PS She did earn a trip to the aquarium after all of her testing. Enjoy a few pictures from our favorite exhibits. 

The lion fish: Our God’s not dead; He’s roaring like a lion!!

She got to hold a starfish! And we learned about the little creatures that live in those shells (and how they eat oysters!).

Searching for dolphins in the wild. Sadly, we didn’t see any that day. 

Liberty was an amazing addition to the aquarium. (She has an injured wing and cannot survive in the wild.) She was proud and regal though. 

I just liked the beauty in this exhibit, and al the colors!

We loved watching the sea turtle. 

Jelly fish!

11 thoughts on “Though She Is Scared, She Is Brave

  1. Shannon

    Living with food allergies can be quite scary for a child! It can also be very inconvenient. I love how you explainged dealing with that fear.

    1. Living Life Blended

      Thankfully, there are lots of alternatives for them. However the risk of cross contamination is bigger than most of us realize. There is absolutely a psychological component of dealing with food allergies. That has only become more evident as my kids have gotten older and are able to actually talk about how they feel. Thankfully, they have not experienced any of the bullying that I’ve heard has happened to other food allergy kids.

  2. Shannon

    Living with food allergies can be quite scary for a child! It can also be very inconvenient. I love how you explained dealing with that fear.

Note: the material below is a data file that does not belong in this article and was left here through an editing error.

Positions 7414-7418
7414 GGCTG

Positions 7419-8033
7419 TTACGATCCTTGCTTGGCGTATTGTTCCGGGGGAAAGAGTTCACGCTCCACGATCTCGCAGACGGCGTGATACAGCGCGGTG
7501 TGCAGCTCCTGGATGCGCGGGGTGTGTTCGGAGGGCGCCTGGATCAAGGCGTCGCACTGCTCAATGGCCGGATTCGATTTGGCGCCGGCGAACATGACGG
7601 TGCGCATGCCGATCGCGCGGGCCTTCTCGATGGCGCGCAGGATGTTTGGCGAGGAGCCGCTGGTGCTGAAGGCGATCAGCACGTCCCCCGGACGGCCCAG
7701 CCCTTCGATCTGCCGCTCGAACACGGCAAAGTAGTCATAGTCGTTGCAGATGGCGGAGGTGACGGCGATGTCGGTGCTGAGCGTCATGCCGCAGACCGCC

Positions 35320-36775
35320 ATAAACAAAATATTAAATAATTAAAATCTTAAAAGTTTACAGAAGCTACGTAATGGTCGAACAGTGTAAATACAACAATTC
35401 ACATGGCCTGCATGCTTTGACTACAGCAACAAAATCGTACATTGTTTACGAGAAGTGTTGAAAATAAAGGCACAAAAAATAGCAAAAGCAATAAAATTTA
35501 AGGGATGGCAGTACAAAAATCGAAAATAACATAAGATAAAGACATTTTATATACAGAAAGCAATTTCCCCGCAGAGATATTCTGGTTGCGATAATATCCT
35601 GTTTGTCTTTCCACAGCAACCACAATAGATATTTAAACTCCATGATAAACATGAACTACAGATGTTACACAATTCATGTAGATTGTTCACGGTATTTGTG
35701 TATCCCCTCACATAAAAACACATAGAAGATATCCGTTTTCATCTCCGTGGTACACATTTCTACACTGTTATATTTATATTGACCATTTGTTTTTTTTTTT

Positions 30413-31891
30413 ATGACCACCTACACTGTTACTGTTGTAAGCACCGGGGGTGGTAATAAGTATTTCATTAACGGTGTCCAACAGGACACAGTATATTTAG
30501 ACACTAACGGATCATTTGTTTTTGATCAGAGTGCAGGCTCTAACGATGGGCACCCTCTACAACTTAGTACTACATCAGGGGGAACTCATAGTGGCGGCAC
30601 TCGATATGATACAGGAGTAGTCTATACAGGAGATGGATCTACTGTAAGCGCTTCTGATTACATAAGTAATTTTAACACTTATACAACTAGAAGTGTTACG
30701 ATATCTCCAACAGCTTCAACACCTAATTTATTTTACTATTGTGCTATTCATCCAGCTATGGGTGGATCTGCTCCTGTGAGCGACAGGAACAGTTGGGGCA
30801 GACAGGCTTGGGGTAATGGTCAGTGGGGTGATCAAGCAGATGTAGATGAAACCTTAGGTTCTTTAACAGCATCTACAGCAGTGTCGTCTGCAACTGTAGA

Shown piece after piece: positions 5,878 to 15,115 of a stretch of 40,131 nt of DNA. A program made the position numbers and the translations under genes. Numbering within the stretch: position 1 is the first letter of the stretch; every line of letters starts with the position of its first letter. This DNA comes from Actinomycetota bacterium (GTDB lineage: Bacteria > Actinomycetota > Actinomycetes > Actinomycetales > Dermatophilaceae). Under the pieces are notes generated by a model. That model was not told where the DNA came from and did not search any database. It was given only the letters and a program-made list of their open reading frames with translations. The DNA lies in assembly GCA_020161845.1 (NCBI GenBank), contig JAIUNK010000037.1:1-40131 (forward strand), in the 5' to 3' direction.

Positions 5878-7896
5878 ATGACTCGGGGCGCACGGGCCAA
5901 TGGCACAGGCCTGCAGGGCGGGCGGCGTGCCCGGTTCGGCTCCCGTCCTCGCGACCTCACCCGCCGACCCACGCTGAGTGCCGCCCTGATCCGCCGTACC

3. Stephanie

    Thank you for sharing. I recently had one of my kids get blood work done and she was so embarassed for being scared, but I told her how proud I was of her for being brave and getting it done. My family has severe food intolerances so in some way I can relate.

  4. Eryn

    She is a very brave girl! I’m praying the trial goes well and she can overcome the allergy. And what an amazing mom you are for going through all of it by her side. I can’t imagine how scary that has to be as a parent, to watch your children go through something like that, especially so young. Props to you mama! 💜

    1. Living Life Blended

      Thank you! I hope the trial goes well too, and that there can be a treatment and not just avoidance.

  5. Connie@essentiallybroken.com

    Awwww your daughter sounds so brave. My daughter recently scolded herself with hot soup. She had to go in the ambulance, and all she kept saying was I’m so scared Mommy. I wanted to break down and cry but I knew I had to be strong for her. Thankfully, it was only 2nd degree burns and she is on the road to recovery. Great post!

    1. Living Life Blended

      Oh that sounds scary!! They really do take their cue from us on how they should feel in new situations. I’m glad your little one is recovering!

Leave a Reply

Your email address will not be published. Required fields are marked *